Well [he says], “Gold Hill” sells at $5,000 per foot, cash down; “Wild Cat” isn’t worth ten cents. The country is fabulously rich in gold, silver, copper, lead, coal, iron, quicksilver, marble, granite, chalk, plaster of Paris (gypsum), thieves, murderers, desperadoes, ladies, children, lawyers, Christians, Indians, Chinamen, Spaniards, gamblers, sharpers, coyotes (pronounced ki-yo-ties), poets, preachers, and jackass rabbits.

I overheard a gentleman say, the other day, that it was “the d — dest country under the sun,” and that comprehensive conception I fully subscribe to. It never rains here, and the dew never falls. No flowers grow here, and no green thing gladdens the eye.

The birds that fly over the land carry their provisions with them. Only the crow and the raven tarry with us. Our city lies in the midst of a desert of the purest, most unadulterated and un compromising sand, in which infernal soil nothing but that fag-end of vegetable creation, “sage-brush,” ventures to grow.

… I said we are situated in a flat, sandy desert— true. And surrounded on all sides by such prodigious mountains that when you look disdainfully down (from them) upon the insignificant village of Carson, in that instant you are seized with a burning desire to stretch forth your hand, put the city in your pocket, and walk off with it.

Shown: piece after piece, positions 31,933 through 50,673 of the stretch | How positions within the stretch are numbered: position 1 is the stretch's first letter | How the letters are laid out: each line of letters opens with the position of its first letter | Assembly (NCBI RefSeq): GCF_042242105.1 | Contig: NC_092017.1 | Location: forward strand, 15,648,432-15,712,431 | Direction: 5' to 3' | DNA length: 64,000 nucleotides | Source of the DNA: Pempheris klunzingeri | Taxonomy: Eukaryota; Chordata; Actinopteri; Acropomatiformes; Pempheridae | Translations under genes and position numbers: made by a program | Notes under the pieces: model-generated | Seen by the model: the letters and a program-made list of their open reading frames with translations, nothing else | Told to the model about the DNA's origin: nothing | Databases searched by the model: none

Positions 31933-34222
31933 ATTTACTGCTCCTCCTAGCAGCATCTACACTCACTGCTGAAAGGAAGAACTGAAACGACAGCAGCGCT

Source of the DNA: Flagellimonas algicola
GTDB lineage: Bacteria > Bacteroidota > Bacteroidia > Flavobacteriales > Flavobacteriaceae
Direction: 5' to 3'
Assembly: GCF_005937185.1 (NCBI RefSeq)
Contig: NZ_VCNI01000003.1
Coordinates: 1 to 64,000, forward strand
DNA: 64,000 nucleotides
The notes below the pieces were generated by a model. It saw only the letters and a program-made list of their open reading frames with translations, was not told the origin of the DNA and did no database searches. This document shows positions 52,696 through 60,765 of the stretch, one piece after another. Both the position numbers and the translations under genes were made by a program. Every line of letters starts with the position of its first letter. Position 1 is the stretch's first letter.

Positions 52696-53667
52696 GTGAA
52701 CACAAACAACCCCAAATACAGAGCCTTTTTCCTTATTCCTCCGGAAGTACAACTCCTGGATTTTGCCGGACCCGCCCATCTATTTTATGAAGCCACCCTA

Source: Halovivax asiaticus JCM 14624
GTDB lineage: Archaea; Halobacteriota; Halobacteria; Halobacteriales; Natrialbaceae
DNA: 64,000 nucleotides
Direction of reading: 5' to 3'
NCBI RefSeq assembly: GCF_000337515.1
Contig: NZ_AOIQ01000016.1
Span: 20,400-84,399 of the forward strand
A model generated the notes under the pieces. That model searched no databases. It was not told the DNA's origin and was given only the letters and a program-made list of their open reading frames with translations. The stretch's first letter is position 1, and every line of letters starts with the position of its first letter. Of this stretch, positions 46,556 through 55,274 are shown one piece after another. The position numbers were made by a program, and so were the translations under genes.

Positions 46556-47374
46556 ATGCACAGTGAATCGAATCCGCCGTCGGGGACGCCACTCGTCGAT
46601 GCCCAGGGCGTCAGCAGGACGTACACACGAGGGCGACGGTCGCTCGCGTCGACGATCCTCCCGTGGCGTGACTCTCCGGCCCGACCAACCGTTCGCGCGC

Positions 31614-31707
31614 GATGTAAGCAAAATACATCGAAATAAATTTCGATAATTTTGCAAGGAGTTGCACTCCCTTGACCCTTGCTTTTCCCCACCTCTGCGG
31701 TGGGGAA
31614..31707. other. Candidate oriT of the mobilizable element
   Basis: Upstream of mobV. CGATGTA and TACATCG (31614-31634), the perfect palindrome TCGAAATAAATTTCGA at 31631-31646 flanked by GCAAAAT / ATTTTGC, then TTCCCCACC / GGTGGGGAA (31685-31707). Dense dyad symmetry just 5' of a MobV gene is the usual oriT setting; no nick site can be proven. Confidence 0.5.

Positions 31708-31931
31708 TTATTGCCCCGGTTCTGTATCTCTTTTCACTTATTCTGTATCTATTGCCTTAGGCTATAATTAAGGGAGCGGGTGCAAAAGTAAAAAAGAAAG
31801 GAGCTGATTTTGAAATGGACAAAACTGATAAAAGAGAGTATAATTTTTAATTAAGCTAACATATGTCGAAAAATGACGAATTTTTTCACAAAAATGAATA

As to churches, I believe they have got a Catholic one here, but, like that one the New York fireman spoke of, I believe “they don’t run her now.”

Carson has been through several phases of change since this was written — for better and for worse. It is a thriving place in these later days, and new farming conditions have improved the country roundabout.

But it was a desert outpost then, a catch-all for the human drift which every whirlwind of discovery sweeps along.

Gold and silver hunting and mine speculations were the industries — gambling, drinking, and murder were the diversions — of the Nevada capital.

Politics developed in due course, though whether as a business or a diversion is not clear at this time.

The Clemens brothers took lodging with a genial Irish woman, Mrs. Murphy, a New York retainer of Governor Nye, who boarded the camp-followers.

This retinue had come in the hope of Territorial pickings and mine adventure — soldiers of fortune they were, and a good-natured lot all together.

One of them, Bob Howland, a nephew of the governor, attracted Samuel Clemens by his clean-cut manner and commanding eye.

“The man who has that eye doesn’t need to go armed,” he wrote later. “He can move upon an armed desperado and quell him and take him a prisoner without saying a single word.”

It was the same Bob Howland who would be known by and by as the most fearless man in the Territory; who, as city marshal of Aurora, kept that lawless camp in subjection, and, when the friends of a lot of condemned outlaws were threatening an attack with general massacre, sent the famous message to Governor Nye:

“All quiet in Aurora. Five men will be hung in an hour.” And it was quiet, and the programme was carried out. But this is a digression and somewhat premature.